Helped by advanced antenna technology, Nokia Siemens Networks is pushing HSPA (High-Speed Packet Access) download speeds to 336M bps (bits per second) during a demonstration at the PT/Expo Comm show in Beijing.
Somewhat in the shadow of LTE's growing popularity vendors are developing HSPA to offer more bandwidth. To reach 336M bps, Nokia Siemens used a number of radio tricks, including antenna technology MIMO (Multiple-Input Multiple-Output) and sending data over several carriers at the same time. MIMO uses multiple antennas in the base station and on the device to increase speeds.
The network equipment to make this a reality will be available by end of 2012, according to Nokia Siemens.
The first iteration of HSPA offered download speeds at 1.8M bps, and today a growing number of operators are offering speeds at up to 42M bps, or about 20M bps in real-world capacity. Before networks that offer 336M bps arrive, operators will have the option of upgrading their networks to 84M bps and or 168M bps, as long as the have the necessary spectrum, Alan Hadden, president at industry organization GSA (Global mobile Suppliers Association) said.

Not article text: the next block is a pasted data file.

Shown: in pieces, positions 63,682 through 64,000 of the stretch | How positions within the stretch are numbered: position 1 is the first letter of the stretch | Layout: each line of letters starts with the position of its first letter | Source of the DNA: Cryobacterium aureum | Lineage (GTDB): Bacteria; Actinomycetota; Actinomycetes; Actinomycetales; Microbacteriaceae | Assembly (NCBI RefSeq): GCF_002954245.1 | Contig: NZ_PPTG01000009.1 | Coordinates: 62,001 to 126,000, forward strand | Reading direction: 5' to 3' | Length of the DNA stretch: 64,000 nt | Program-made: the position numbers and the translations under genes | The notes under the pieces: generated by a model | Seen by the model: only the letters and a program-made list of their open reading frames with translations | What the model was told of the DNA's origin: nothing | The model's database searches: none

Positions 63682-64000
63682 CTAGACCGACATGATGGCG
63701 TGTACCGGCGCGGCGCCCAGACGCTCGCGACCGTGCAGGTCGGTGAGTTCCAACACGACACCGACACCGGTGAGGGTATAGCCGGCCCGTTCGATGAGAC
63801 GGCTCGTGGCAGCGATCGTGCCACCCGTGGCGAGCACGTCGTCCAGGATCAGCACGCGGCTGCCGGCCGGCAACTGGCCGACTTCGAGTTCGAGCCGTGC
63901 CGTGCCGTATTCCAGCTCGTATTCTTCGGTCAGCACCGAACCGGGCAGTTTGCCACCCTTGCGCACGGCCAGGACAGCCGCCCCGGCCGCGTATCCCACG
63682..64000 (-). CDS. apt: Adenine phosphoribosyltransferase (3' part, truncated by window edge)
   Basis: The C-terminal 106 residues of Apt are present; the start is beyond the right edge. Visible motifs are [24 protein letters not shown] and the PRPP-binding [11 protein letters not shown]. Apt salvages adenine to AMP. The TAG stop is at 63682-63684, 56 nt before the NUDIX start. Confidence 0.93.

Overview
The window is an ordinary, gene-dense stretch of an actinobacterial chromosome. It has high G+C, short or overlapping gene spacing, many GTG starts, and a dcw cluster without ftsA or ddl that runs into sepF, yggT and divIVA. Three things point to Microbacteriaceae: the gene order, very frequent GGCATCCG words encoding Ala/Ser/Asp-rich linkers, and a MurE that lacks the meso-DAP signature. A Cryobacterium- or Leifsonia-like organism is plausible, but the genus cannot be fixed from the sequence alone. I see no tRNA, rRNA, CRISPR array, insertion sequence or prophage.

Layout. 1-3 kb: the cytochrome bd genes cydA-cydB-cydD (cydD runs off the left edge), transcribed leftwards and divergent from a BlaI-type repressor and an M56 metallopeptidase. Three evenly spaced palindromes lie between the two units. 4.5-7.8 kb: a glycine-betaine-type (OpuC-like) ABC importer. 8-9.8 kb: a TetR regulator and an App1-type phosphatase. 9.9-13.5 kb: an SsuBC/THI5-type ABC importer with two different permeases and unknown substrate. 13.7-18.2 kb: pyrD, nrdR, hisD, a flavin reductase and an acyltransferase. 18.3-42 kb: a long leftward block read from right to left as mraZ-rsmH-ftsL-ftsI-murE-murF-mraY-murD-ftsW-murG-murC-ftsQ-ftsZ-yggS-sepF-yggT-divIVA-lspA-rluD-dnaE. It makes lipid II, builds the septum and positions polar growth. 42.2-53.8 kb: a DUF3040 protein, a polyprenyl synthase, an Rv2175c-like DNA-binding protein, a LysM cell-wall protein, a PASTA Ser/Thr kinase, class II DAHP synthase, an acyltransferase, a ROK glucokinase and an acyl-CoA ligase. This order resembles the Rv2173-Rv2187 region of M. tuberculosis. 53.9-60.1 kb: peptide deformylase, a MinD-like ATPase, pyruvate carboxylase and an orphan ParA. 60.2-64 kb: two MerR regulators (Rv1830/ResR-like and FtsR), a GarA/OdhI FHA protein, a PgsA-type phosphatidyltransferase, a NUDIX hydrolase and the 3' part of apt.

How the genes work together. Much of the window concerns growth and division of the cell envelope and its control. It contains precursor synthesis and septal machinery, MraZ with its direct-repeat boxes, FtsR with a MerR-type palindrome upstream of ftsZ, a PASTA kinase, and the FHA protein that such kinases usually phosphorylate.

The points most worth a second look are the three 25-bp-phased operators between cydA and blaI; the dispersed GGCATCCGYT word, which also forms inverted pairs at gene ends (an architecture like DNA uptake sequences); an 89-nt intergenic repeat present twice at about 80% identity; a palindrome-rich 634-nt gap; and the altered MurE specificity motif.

But it likely won't end there. At the end of last year, T-Mobile in the U.S. and Nokia Siemens said that HSPA eventually will be able to deliver theoretical download speeds at over 650M bps. To get there operators will have to combine frequencies from more than one band, a way of increasing bandwidth that will also be used by next-generation LTE networks.
The two network technologies will live side by side during the foreseeable future. Using both LTE and HSPA will allow operators to handle more subscribers, as data volumes increase. As LTE coverage is still limited, HSPA will act as a back up. HSPA can also be used by operators that don't have the necessary spectrum to offer LTE.
PT/Expo Comm opened its doors on Monday and will continue until Friday.
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